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The Long-Term Effects of Stress on the Brain

In our fast-paced world, stress has become an all-too-common part of daily life. While occasional stress can be beneficial, driving us to meet deadlines or avoid danger, chronic stress is a different story. When stress becomes a constant companion, it can have serious and lasting effects on our brain health. Understanding these effects is crucial to taking proactive steps toward managing stress and protecting our well-being.


In chiropractic we categorize stress in 3 different buckets or the 3 Ts of stress: Traumas, Thoughts, Toxins. Traumas are everything that physically happen to your body and this is the area that people tend to correlate with chiropractic care. Traumas include things like slipping on ice, falling out of the tree stand, physical exertion from work. The next is thoughts, these are negative emotions, anxiety, fear, anger, overwhelm. This is an often-overlooked area and this is typically what people think of when they hear the word stress in general. Finally, is toxic stress, the air that we breathe, the food we eat, the skin products that we put on ourselves and our children. Any one of these stressors can build on the next if we aren’t able to adapt to them (which is the key to overcoming them) pushing us further into the chronic stressed out chronic gas pedal stuck on state.


Stress triggers a series of chemical reactions in the body, primarily driven by the release of stress hormones like cortisol and adrenaline. These hormones prepare the body for a "fight, flight, or freeze" response, which can be life-saving in short bursts. However, when the brain is continuously exposed to high levels of stress hormones, it can lead to significant changes in brain structure and function. The body begins to get locked in a cycle of their gas pedal being stuck on.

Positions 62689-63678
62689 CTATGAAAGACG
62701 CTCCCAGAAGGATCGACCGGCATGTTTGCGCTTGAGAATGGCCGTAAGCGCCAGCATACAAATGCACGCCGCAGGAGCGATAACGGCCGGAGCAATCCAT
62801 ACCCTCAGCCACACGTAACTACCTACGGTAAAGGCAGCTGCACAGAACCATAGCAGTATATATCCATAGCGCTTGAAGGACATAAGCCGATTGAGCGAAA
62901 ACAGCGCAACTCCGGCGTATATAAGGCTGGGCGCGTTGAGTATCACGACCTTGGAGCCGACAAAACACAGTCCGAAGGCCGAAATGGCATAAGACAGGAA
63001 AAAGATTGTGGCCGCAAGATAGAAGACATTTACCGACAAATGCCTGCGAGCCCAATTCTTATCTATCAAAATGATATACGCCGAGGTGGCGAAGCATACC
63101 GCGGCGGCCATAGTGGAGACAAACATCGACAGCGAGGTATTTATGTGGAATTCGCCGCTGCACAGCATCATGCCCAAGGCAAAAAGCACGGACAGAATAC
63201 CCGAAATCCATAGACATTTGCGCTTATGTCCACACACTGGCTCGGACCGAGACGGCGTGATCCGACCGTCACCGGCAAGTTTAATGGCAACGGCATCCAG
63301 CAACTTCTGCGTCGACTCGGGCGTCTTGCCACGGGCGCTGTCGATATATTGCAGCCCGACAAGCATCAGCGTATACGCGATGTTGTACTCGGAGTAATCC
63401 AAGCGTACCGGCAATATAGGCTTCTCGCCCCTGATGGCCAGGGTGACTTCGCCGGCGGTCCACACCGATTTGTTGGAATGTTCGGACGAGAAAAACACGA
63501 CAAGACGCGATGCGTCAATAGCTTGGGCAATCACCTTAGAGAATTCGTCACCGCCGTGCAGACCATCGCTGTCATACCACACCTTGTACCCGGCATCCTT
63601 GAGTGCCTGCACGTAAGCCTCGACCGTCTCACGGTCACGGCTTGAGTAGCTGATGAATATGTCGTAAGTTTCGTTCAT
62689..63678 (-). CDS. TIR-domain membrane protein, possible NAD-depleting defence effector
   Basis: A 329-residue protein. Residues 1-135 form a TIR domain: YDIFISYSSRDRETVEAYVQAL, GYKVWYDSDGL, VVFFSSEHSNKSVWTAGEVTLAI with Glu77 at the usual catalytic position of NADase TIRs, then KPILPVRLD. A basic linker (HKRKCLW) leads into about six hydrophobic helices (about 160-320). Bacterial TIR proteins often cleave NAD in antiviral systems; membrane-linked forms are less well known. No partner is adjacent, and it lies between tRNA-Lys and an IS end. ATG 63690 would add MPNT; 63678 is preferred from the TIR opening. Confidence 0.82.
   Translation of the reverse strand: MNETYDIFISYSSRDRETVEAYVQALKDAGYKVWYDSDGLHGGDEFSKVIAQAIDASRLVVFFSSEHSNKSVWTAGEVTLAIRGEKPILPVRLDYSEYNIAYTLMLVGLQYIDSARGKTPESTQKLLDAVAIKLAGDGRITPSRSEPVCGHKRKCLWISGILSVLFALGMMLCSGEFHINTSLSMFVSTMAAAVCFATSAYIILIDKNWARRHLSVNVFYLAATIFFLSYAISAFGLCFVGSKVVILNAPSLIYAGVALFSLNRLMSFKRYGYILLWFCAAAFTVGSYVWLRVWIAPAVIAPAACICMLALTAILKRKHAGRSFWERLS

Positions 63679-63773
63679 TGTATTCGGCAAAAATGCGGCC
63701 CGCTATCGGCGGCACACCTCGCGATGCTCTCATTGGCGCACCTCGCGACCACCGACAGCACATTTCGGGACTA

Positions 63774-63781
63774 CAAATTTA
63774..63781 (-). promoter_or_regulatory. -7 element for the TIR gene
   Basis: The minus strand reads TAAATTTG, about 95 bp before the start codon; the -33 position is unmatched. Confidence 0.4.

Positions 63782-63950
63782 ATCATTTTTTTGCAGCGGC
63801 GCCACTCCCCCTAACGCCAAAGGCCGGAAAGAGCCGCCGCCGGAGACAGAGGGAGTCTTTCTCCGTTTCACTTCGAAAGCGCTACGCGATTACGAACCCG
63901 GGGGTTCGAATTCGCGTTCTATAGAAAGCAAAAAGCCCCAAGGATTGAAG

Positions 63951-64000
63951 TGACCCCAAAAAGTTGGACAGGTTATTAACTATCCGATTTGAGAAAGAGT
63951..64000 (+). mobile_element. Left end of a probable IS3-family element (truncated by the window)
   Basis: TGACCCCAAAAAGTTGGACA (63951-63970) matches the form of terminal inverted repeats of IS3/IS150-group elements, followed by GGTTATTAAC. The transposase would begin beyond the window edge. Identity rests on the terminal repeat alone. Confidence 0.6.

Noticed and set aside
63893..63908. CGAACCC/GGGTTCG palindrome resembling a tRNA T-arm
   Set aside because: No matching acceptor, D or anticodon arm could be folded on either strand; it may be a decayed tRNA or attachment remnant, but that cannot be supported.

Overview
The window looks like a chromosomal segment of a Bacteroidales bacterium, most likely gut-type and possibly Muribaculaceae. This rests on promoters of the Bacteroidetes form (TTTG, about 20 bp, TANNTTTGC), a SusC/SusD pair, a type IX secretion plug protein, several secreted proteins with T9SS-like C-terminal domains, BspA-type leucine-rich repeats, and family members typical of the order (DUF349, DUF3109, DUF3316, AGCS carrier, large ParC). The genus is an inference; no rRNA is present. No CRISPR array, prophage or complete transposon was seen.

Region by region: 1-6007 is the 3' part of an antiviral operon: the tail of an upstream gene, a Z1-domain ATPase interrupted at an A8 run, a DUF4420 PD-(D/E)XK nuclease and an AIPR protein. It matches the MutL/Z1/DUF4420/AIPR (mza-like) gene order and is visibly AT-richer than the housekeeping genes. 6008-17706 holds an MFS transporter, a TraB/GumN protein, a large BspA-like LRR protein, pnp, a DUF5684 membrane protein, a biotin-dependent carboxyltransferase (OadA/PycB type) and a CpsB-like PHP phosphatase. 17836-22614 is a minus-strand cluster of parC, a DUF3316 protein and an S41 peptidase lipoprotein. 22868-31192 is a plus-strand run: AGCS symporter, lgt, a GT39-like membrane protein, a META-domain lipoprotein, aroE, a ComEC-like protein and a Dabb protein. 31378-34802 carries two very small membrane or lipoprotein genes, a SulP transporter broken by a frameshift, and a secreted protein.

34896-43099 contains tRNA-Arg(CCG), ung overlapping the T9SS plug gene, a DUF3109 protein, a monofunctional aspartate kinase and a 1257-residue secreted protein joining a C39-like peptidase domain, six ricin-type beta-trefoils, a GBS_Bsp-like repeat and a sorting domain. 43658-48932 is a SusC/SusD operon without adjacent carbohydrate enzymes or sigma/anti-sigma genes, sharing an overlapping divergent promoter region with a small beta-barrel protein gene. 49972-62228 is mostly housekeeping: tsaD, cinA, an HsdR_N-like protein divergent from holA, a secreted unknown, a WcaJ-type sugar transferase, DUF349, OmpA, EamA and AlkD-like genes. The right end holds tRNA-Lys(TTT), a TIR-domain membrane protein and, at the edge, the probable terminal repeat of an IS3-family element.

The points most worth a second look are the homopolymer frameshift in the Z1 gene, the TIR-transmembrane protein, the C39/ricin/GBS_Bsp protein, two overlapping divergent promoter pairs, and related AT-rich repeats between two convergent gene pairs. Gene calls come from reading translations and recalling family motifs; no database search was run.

The Hippocampus: Memory and Learning

One of the brain regions most affected by chronic stress is the hippocampus, which plays a critical role in memory formation and learning. High levels of cortisol can damage the hippocampus, leading to shrinkage of this vital brain area. Over time, this can result in:

·         Memory Impairment: Difficulty forming new memories and recalling existing ones.

·         Reduced Learning Capacity: Challenges in acquiring new skills or knowledge.

·         Emotional Regulation Issues: Increased susceptibility to mood disorders like depression and anxiety.


The Prefrontal Cortex: Decision Making and Self-Control

The prefrontal cortex, located at the front of the brain, is responsible for complex cognitive functions such as decision making, problem-solving, and self-control. This is the executive function area of the brain. Chronic stress can impair the functioning of the prefrontal cortex, leading to:

·         Impaired Decision Making: Difficulty making thoughtful, rational decisions.

·         Decreased Self-Control: Increased impulsivity and difficulty resisting temptations.

·         Attention Deficits: Challenges in focusing and maintaining attention on tasks.

With how stress effects this part of the brain it is no surprise that stress itself can cause issues especially in kids with things like ADHD, spectrum issues, and sensory processing disorders.


The Amygdala: Emotional Responses

The amygdala, a small almond-shaped structure deep within the brain, is crucial for processing emotions and detecting threats. When stressed the amygdala really runs the show in the brain and it can turn off the higher functions of the prefrontal cortex. Chronic stress can cause the amygdala to become hyperactive, resulting in:

·         Heightened Anxiety: An increased state of alertness and fear, even in non-threatening situations.

·         Emotional Reactivity: Overreacting to minor stressors and difficulties in managing emotions.

·         Persistent Fear Responses: Difficulty in "turning off" the stress response once the threat has passed.